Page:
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Double Bass beginner

Discussion in 'Jazz Technique [DB]' started by dodgy_ian, Jun 27, 2004.


  1. dodgy_ian

    dodgy_ian

    Apr 9, 2001
    Newcastle, UK
    Hey all,

    I've just started playing double bass these past few months. I've been playing electric for seven years, been playing jazz on it for the past year or so so am pretty much down on my theory and playing, just needing to get the double bass technique down really. Basically, any ideas on what I should practise over the summer before I start my jazz degree in September, to really sort out my playing?
    Cheers

    Ian
     
  2. LM Bass

    LM Bass

    Jul 19, 2002
    Vancouver, BC
    I get to say it first! :hyper:

    Lessons with a great teacher are your best investment at this point. Electric is a lot different than double bass, and there are many technical pitfalls awaiting you. Save your self a lot of re-training later by getting a good teacher now, you won't regret it!

    To find a good teacher, phone the nearest musician's association (AF of M) and see who they reccommend. Call the local university or College and get the teacher's phone number. It is really best to get a classical teacher for technique, so the local symphony in your area is a good place to look. Go to a few concerts, and see if you can speak to a few of the bassists in the section afterwards. They might seem a little bit unapproachable, but let them know that you are serious, and planning to enter jazz school soon. They might be able to steer you to a grad student who will teach you for a lower rate (or a months' supply of Ramen noodles :smug: )

    Don't forget to listen to a lot of good music! Edgar Meyer and Gary Karr are great "classical" double bassists, as well as people like Chris McBride, Ron Carter, Scott Lafaro with Bill Evans, Charles Mingus, Paul Chambers, etc etc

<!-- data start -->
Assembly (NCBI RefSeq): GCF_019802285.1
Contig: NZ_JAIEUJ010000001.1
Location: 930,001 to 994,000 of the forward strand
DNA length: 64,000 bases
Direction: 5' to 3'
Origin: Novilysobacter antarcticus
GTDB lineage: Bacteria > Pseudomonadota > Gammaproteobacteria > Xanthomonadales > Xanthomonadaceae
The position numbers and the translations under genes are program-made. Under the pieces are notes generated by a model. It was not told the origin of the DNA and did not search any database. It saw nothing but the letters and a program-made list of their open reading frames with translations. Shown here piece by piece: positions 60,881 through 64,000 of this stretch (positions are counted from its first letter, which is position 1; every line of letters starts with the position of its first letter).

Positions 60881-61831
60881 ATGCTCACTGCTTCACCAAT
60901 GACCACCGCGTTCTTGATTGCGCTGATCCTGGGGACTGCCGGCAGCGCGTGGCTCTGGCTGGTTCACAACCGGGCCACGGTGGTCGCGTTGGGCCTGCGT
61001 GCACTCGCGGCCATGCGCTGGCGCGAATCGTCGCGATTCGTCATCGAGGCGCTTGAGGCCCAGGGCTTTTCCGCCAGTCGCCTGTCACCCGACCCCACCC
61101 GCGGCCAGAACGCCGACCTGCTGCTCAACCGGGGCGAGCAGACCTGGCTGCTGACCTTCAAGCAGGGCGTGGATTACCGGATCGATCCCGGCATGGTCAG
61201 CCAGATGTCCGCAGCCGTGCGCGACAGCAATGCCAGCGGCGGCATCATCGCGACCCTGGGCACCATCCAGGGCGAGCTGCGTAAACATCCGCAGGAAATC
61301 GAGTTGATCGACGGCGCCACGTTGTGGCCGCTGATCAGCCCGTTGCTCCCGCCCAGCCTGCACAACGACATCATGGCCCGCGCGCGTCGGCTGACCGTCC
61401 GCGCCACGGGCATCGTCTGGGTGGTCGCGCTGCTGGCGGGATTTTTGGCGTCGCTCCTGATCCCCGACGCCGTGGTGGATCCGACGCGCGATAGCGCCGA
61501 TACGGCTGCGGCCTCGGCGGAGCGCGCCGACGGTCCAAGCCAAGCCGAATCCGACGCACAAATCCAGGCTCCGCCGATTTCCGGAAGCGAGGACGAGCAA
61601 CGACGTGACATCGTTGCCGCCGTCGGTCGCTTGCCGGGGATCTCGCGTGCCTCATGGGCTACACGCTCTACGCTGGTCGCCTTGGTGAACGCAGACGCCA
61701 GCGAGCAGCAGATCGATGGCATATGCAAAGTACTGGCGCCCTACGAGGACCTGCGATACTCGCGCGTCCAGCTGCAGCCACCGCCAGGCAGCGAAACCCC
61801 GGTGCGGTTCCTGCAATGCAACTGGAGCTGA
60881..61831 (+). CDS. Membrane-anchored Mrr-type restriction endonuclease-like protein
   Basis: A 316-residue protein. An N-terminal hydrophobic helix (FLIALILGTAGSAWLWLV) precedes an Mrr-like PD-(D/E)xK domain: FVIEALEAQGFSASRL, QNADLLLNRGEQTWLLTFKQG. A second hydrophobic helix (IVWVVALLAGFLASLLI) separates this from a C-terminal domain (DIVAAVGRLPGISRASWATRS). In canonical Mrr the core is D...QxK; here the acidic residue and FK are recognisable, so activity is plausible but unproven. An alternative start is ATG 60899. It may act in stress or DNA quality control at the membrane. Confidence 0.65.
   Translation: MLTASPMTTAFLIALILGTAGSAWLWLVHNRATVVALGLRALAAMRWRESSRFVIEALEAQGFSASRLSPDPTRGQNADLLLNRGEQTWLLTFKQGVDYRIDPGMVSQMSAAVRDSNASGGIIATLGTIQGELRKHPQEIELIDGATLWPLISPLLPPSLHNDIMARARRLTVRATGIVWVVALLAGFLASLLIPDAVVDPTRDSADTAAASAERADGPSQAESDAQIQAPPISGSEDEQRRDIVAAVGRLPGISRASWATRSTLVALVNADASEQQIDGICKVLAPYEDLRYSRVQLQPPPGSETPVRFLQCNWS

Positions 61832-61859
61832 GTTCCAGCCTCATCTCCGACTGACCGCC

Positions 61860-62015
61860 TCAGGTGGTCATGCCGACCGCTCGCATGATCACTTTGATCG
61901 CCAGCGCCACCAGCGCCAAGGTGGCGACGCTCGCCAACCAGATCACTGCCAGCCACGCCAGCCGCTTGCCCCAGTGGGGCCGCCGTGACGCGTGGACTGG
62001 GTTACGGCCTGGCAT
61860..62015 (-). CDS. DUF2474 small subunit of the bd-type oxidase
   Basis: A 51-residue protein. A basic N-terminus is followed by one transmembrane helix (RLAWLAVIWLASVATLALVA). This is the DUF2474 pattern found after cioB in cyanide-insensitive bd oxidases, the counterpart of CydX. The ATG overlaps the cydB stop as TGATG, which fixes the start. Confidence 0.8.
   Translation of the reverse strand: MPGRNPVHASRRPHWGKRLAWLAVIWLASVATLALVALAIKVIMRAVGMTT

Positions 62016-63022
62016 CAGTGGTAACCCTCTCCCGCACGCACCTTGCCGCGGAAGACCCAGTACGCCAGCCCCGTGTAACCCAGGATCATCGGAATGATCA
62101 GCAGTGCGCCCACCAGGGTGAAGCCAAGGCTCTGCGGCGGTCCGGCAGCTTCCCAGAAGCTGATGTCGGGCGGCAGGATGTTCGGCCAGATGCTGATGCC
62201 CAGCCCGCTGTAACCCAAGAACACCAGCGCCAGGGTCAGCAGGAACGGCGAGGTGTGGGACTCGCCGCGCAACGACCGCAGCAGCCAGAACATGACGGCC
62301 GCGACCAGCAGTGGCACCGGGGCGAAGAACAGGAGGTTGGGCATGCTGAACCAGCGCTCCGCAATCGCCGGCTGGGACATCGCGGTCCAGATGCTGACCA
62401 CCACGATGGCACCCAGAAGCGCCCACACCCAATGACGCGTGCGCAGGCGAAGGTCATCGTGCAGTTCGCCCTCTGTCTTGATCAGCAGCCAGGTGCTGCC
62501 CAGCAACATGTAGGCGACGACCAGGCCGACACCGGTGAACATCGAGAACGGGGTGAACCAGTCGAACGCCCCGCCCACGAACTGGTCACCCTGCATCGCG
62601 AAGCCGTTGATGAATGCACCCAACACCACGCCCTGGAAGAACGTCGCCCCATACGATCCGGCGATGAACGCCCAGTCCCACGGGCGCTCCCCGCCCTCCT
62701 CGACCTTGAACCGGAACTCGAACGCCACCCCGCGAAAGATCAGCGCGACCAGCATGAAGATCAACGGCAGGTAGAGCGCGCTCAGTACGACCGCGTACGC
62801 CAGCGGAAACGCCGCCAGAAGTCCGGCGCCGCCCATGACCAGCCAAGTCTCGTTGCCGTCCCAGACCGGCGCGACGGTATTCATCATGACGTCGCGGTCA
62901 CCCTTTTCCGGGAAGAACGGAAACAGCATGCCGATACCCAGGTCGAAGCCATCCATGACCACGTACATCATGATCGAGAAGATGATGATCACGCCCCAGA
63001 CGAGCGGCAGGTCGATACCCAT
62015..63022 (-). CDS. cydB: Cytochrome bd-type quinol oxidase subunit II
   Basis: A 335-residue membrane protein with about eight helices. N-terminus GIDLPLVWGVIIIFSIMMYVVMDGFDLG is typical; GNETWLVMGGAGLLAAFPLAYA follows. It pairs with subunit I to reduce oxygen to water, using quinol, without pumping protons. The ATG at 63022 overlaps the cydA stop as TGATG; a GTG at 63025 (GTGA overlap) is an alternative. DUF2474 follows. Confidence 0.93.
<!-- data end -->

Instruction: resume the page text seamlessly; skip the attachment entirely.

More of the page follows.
Best of luck to you!
    LM
     
  3. Matt Ides

    Matt Ides

    May 12, 2004
    Minneapolis, MN
    LM Bass said it all...good Teacher. Get crankin with the bow.

    Matt
     
  4. Savino

    Savino

    Jun 2, 2004
    nyc
    these guys are right. i made the switch seven years ago from electric to acoustic and you have a long but exciting road ahead of you. taking on the acoustic can be a daunting task with so many avenues to explore. i remember trying to practice everything, everyday. scales, arpegg, walking, solos, arco, songs. sometimes it took up to 10 hours. now years, and several injuries later i find that playing scales, using one consistent fingering per scale per day is leading me towards mastery. try to play for a long as you can. the important key is to not stop unless you feel pain. when you tire, play whole notes. treat it as a meditation.work your way from ten minutes straight, twenty, 30, and so on. you will be eventually be able to attain relaxation while playing a physically demanding instrument. my second tip is to sing. sing along with that bass every step of the way. always let you ear guide your technique, never the contrary. on a fretless instrument, you must earn your notes.
    i wish i would have known about francois rabbath when i started. check him and his books out.
     
  5. godoze

    godoze

    Oct 21, 2002
    Maybe don't crank the bow- just drag it gently across those cables that run up the neck.
     
  6. dodgy_ian

    dodgy_ian

    Apr 9, 2001
    Newcastle, UK
    Cheers. I'll try and get a hold of a teacher asap. Was going to do that when I moved in September to the big city as its a bit tougher to get a teacher in my small town!!

    I've just been practising scales, thinking about finger positions and intonation mainly. I had a few lessons from a friend about three finger technqiue so I've been working on that in my left hand.

    Don't want to make some serious errors now that will require serious re-learning later.

    THanks

    Ian